Traditionally, people use bloomberg to trade ebs for discretionary trading, or they use fix for algo trading.
The alternative is to use the ECNs:
FXall does not have anonymity, so counterparties there may simply refuse to trade with you if you keep beating them.
HotSpotFX, has 'last look', so certified market makers can trade on your bid to their advantage, of course. Although, you still might find liquidity with Hotspot, in spite of being aware of the disadvantages.
Given the limitations of the other services, currenex seems to be popular among hedge funds and independent traders.
LCG and Marex have access to all the above mentioned ECNs. The minimum account sizes for the aforementioned brokers are 20k-100k USD.
In addition, Currenex is also available at the retail level; there are brokers like Alpari and FXDD who will give you full access to the currenex platform and the fix api (Which includes market data over fix) for 2k-10k minimum accounts.
With Citifx, I suppose you would be trading against a single bank? That does not sound like a pleasant position to be in.
Thanks for your excellent survey of the pros and cons of different FX markets.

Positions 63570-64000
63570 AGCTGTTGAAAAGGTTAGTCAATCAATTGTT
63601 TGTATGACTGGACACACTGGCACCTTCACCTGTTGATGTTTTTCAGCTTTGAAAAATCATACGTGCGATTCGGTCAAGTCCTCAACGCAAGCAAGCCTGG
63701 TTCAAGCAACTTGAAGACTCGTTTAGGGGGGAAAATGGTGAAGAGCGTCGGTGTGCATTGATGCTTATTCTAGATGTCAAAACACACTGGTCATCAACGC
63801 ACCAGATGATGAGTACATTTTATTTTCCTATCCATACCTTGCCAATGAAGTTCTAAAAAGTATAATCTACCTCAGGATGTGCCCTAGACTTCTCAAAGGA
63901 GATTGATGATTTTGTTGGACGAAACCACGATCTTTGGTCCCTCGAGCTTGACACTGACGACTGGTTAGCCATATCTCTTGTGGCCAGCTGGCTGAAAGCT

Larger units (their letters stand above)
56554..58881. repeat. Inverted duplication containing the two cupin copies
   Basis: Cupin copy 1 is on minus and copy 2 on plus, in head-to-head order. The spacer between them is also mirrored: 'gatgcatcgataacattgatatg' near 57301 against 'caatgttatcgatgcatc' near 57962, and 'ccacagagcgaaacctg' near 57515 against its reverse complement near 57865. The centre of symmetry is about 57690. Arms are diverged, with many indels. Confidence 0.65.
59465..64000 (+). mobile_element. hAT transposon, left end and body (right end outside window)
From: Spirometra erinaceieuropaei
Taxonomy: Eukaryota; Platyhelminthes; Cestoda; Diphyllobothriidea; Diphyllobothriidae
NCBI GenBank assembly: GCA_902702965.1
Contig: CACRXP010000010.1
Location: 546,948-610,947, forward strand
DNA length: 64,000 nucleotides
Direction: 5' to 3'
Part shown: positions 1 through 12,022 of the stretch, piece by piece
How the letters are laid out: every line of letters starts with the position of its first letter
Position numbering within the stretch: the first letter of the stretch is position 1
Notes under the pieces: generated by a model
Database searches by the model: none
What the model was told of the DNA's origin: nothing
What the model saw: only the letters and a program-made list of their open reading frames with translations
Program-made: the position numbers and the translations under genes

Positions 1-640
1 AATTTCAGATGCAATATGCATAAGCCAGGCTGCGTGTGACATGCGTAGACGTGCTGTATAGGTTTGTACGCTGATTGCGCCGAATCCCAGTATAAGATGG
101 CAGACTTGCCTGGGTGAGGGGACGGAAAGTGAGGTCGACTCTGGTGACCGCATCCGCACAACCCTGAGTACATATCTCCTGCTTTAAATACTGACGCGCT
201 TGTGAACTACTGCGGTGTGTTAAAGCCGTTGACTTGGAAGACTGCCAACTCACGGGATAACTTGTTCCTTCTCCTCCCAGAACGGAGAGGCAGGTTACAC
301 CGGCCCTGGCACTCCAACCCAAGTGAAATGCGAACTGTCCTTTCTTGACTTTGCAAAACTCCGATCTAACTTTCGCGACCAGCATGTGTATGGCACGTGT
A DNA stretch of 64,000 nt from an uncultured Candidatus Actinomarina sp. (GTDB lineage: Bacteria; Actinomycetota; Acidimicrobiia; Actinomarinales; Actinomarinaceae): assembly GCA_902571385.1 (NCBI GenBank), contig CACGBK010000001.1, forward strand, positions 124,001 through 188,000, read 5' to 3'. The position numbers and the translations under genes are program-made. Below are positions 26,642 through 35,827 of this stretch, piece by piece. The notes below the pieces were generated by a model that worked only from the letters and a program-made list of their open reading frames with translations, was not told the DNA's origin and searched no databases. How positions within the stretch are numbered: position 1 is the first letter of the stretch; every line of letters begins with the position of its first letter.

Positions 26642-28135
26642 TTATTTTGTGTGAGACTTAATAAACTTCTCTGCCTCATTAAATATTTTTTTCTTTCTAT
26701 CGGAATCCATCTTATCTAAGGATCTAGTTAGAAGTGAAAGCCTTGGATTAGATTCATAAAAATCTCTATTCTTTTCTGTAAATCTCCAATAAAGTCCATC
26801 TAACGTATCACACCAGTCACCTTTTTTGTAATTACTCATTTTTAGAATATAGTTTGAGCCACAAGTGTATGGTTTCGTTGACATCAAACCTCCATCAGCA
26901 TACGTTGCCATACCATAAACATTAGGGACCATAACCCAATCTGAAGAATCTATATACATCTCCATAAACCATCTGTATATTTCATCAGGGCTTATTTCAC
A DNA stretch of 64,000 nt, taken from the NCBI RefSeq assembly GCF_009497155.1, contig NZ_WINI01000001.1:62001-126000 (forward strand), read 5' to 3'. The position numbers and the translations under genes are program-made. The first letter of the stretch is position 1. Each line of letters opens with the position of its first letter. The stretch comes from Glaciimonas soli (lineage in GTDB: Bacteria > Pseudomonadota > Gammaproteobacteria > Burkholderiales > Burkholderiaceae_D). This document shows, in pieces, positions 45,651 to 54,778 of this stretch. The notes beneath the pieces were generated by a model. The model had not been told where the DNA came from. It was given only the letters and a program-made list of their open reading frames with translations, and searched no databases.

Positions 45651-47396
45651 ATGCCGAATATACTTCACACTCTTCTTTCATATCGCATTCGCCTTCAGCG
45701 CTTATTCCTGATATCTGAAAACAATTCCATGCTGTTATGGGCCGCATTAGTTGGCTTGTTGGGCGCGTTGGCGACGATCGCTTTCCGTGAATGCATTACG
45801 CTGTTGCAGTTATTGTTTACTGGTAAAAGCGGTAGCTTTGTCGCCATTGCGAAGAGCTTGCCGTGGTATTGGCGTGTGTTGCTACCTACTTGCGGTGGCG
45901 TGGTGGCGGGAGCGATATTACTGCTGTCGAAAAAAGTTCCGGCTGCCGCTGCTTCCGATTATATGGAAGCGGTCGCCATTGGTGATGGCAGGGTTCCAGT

Though LCG and other London-based prime brokers are willing to take on US customers, a US-regulated entity such as a commodity pool with less than $10M AUM is not allowed to deal with them due to Dodd-Frank.
Marex, however, does seem a good candidate as they are regulated by CFTC.
Though Alpari, FXDD, FXCM, and possibly other FX brokers offer access to Currenex, their commissions are quite high compared to prime brokers.
CitiFX's TradeStream is not the same as Citi's FX dealing desk. It accepts liquidity from 3rd party market makers. However, I do not know whether liquidity or execution quality is good, which is why I solicit reviews here.
Have you tried DukasCopy; they claim to be an ECN; and have FIX API; and comms rates are attractive.
Thanks for the tip about Dukascopy Bank. But the trouble is that it is also not NFA registered, so US entities are not permitted to deal with them.
FCStone is another US-based broker. The account minimums are 100-250. They offer access to Currenex.
One thing to keep in mind about Citifx Tradestream is that they have 'last look'. With Hotspot, market makers, at least have to compete for your bid, whereas here you are at the mercy of citi. Furthermore, you'll only be granted access to a selected subset of the liquidity providers that citi actually trades through. Citi, itself uses reuters. This particular product is basically a proprietary in-house limited transparency otc network, where citi is in charge instead of a neutral third party. At least with an ecn, it's a level playing field.
Thanks for the tip about FCStone.
Also appreciate your comments about CitiFX Tradestream. From what you described, it doesn't sound very different from Interactive Brokers?
IB is an ECN like Dukascopy (the later is actually pretty popular outside the US). Tradestream is technically not an ECN, since you cannot be a price maker. All your trades will go through citi.